Photo by Jessica Walliser
I always grow a mix of new and favorite tomato varieties.
As always, mid-May is tomato-planting time in my garden. Every year, I grow my favorites plus a few "experimental" varieties, and this year is proving to be no different. I am however, trying something new in the tomato patch. I am experimenting with some different fertilization techniques.
Although I always add compost to my vegetable beds, this year I am also adding some granular and liquid organic fertilizers. I am going to try three different types to see which one brings the best results. I love to conduct little experiments in the garden to find out if all those words of praise on product labels are actually correct.
The first three plants will be fertilized with my favorite organic granular fertilizer, ReVita Compost Plus from Ohio Earth Foods. I love this stuff—it's made primarily from dehydrated poultry manure and kelp. With a N-P-K (nitrogen-phosphorus-potassium) ratio of 3-3-3 it's a good balance and usually serves me well in the veggie patch. I didn't add any to the tomato bed this year, just so I can see how well this experiment works. I will add a cup or so around each plant's root zone and work it into the soil before planting.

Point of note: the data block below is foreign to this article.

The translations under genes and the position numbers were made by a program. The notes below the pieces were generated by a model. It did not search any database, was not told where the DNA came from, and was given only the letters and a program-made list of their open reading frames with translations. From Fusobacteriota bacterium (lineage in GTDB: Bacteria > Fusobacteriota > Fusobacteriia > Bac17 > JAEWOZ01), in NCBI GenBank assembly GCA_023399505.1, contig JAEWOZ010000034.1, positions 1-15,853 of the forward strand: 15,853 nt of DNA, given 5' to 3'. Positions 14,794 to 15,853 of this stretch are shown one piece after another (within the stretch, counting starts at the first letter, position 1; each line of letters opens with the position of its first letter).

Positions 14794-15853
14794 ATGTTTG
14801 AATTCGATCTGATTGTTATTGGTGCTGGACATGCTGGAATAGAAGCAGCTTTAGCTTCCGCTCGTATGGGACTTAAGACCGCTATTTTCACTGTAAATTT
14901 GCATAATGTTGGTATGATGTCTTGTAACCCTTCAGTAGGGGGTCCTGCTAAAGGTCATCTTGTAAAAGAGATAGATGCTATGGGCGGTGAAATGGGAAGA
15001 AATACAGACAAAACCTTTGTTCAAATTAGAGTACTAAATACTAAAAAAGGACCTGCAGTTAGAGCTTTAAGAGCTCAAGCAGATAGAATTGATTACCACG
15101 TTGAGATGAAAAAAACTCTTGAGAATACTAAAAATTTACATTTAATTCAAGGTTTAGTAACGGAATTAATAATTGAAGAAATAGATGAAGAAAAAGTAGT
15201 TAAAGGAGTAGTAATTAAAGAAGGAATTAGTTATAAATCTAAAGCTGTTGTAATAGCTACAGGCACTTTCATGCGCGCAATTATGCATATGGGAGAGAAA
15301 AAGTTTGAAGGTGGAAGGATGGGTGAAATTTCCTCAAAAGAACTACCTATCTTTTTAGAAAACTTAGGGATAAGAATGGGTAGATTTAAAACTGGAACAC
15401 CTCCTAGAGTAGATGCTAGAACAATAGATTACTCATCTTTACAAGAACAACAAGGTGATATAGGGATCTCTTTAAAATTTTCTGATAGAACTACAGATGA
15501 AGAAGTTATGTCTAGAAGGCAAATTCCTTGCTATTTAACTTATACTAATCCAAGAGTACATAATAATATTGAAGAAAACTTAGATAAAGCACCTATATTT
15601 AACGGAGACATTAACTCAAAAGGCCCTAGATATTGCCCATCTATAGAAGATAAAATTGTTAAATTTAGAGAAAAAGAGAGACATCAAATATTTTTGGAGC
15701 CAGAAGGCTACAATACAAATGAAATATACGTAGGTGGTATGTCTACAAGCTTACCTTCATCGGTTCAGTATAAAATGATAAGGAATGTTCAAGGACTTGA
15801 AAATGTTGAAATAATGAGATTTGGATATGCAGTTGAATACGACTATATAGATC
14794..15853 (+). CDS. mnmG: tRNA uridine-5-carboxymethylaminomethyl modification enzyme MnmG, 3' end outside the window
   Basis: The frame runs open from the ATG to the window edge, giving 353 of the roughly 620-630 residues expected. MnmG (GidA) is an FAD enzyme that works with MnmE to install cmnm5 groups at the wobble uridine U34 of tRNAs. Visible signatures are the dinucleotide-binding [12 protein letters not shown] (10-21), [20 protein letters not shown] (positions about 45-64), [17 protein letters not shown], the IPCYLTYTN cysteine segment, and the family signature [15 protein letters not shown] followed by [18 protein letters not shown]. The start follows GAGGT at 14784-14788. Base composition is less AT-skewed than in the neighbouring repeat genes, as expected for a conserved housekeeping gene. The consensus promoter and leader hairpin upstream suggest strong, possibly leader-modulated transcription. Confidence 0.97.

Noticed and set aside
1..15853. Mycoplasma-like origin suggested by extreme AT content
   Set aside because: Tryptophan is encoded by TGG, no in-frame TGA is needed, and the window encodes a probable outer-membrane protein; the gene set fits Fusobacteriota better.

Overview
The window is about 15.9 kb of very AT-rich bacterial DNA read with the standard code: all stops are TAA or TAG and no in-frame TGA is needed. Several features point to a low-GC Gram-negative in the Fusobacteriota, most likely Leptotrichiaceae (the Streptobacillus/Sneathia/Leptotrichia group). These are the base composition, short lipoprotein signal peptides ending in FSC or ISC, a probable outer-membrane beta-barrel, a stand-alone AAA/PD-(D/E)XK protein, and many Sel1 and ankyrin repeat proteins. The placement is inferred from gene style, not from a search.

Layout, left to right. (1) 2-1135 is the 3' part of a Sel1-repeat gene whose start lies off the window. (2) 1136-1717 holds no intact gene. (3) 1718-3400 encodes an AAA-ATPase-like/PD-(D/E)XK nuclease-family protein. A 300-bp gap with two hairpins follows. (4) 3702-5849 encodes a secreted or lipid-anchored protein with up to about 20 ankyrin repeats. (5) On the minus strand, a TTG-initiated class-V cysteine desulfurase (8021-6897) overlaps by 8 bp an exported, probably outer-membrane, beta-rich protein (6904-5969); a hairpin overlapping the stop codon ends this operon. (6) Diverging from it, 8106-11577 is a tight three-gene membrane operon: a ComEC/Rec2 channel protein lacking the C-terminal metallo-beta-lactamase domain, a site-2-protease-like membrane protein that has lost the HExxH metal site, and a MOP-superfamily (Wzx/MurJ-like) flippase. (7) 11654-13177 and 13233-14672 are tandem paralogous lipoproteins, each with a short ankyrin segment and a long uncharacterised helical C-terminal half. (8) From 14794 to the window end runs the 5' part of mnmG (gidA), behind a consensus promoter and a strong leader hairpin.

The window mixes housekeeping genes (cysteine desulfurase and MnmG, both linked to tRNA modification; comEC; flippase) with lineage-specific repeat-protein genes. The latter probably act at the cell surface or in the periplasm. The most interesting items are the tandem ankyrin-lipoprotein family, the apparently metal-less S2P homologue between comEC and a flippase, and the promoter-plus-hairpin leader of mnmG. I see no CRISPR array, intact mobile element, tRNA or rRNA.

The next three plants will be fertilized with a cup of my homemade fertilizer blend:
- 2 cups rock phosphate (a mined mineral)
- 2 cups greensand (a marine mineral)
- 1/4 cup kelp meal
- 1/2 cup bone meal
I'll mix these all together in bucket and then work a cup of the mix into the soil around the three experimental tomato plants.
The third group of tomato plants will get watered with fish emulsion every three weeks throughout the growing season. I'll douse the root zone as well as the foliage for maximum nutrient absorption. I like a brand called Multi-Bloom that's made from the by-products of the catfish farming industry in Mississippi. It doesn't smell fishy at all (it actually smells minty) and comes in an easy-to-use hose end sprayer so I don't have to mess with mixing it up.
And then my last three plants will remain without supplemental fertilization throughout the growing season. I know it isn't an incredibly scientific experiment as I'm going to be doing it on many different tomato varieties and I'm only going to try my best to keep all the other factors (water amounts, sunlight exposure, et cetera) equal. I'll try to update you periodically throughout the season on my experiment. I'm hoping for some interesting—and tasty—results!
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